ANYWAYS it's a sweet lemony yellow Schwinn Varsity (vintage) but in great condition, working gears (5-Speed, is that what it's called?) front and back breaks, and they cleaned it all up and oiled it and threw in a rack for free (I attached the milk crate with my extensive resourcefulness) and we still have a "credit" (I want a saddle-basket for when we eventually get another one in the future so Spencer and I can both ride together) from the guy, Mike, the owner and he was so friendly and helpful, SO happy I finally have a street-ready bike to start taking to work and whatnot and long-running sentennnnnnce!

The only thing is that the tires probably need to be replaced in about 3 or 4 months; they're coming to the end of their reign, but still got enough life in 'em. SO EXCITED.

And tomorrow, I'll tell you about a RAFFLE I won!

Sunday, August 16, 2009

Finding The Right Chef

Spencer and I like to use the library a lot. We check out DVD's, I track down music, we read comics, fiction, non-fiction. We I get to thinking I need to know more about a hobby I might try out, how to care for finches or look up some weird history about Utah, I'll be at the library. And most often, we love to check out recipe books. (Ok, maybe comics and DVD's beat out how often we check out recipe books, but it's a close competition.)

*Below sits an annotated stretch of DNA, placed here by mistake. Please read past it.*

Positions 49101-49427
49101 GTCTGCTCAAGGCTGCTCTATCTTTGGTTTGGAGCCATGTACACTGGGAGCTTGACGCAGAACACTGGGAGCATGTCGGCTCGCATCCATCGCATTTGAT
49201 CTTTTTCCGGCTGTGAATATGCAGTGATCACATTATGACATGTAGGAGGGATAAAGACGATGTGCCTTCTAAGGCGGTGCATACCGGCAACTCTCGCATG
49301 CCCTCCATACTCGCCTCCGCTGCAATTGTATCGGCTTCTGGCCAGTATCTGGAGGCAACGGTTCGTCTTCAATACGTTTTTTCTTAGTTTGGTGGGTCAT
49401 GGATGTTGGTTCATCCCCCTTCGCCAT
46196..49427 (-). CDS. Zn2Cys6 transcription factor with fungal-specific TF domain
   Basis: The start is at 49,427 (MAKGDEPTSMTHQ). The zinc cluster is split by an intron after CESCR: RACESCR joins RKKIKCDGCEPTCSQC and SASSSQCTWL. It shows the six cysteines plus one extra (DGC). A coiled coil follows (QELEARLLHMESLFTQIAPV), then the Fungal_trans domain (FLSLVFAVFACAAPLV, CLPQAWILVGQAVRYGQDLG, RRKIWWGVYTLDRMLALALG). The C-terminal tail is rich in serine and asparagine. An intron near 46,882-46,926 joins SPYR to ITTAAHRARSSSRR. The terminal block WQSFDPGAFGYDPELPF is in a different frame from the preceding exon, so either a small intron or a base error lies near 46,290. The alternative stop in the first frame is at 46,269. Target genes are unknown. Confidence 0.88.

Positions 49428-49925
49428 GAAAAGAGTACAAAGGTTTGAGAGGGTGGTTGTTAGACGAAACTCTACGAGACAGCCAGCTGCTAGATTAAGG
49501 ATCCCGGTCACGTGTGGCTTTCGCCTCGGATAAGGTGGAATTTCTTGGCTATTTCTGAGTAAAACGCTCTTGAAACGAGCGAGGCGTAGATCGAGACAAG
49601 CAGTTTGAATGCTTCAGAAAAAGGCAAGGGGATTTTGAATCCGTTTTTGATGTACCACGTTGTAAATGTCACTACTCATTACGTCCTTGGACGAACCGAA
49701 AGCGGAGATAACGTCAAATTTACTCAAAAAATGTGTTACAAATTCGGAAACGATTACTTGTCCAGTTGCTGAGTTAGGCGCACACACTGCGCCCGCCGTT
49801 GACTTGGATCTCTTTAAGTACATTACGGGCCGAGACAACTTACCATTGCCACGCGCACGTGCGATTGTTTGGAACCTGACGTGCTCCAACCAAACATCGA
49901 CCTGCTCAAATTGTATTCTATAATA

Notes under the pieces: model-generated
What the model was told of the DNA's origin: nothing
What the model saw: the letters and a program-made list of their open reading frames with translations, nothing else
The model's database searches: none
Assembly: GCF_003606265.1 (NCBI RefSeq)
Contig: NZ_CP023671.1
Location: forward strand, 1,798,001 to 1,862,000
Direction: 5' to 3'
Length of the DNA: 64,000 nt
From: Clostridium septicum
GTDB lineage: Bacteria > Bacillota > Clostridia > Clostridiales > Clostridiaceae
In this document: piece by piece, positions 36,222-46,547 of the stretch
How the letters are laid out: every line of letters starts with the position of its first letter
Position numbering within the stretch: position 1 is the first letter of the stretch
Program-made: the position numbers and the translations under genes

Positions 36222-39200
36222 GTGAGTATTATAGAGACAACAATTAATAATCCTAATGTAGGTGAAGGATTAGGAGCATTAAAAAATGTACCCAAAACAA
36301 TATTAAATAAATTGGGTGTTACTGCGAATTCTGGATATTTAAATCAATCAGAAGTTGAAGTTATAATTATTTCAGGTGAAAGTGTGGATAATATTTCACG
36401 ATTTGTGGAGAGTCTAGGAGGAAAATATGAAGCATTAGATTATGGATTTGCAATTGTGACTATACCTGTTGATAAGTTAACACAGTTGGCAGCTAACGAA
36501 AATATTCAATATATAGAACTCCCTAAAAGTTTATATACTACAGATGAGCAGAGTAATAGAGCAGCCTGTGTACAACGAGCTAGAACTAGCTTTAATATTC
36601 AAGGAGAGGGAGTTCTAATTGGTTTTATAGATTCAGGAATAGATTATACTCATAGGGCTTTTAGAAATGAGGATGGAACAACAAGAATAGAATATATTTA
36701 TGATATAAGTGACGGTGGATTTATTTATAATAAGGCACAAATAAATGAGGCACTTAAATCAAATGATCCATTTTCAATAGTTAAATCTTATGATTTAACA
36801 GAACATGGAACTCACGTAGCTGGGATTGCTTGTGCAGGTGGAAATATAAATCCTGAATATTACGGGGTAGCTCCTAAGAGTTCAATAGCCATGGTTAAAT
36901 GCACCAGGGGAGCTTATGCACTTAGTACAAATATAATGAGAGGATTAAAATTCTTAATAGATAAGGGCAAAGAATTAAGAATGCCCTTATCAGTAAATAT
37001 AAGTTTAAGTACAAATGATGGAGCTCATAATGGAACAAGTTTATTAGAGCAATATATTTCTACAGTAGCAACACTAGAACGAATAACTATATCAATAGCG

We'll browse the titles, and pick out a few recipes, try them out, make some edits, maybe copy the page if we like it enough. And there are some authors that we love the most, namely Jamie Oliver "The Naked Chef," Sam Stern, who's kind of like the 16 year old version of Jamie Oliver and Charlie Ayers, who was hired to be like a personal-ish chef for the Google staff for many years.

The time has come, I think that Spencer and I have found a good round of books that fit our lifestyle and ought to be made permanent resources in our home. And I've realized that all this time we've watched the Food Network, browsed recipe books, and watched what our grocery budget goes to, it's all been adding up to the time we start having a somewhat basic recipe books of our own to shape our everyday diets. And these three authors cater to us the most.

I should mention Alton Brown. We love him. But more than love his recipes, I think we mostly treat him as the ultimate authority on how to cook what and why. I recommend you seek out anything with his name on it too.

Here's the round-up, the books we've gotten the best results from, are doable and make us realize we have more control we eat than we think and what we just all-around find the most useful:

+Anything by The Naked Chef, Jamie Oliver

+Sam Stern, who caters to my minimalistic, adolescent (but still so good) attitudes

+Charlie Ayers, who can make tasty food work for you

+Alton Brown, Food and Cooking Expert

+and recently, Anything by Martha Stewart, who has never yet led me astray while baking (this suggestion is mine alone since I'm the one who usually bakes out of the two of us).

So I suggest you look these people up, check out their books, try their recipes, listen to what they have to say about food and enjoy cooking. Like Robert Rodriguez said in one of his 10-minute cooking lessons on his DVD bonus features, you have to eat everyday, so why not make it something you love? Or something like that.

Until next time!~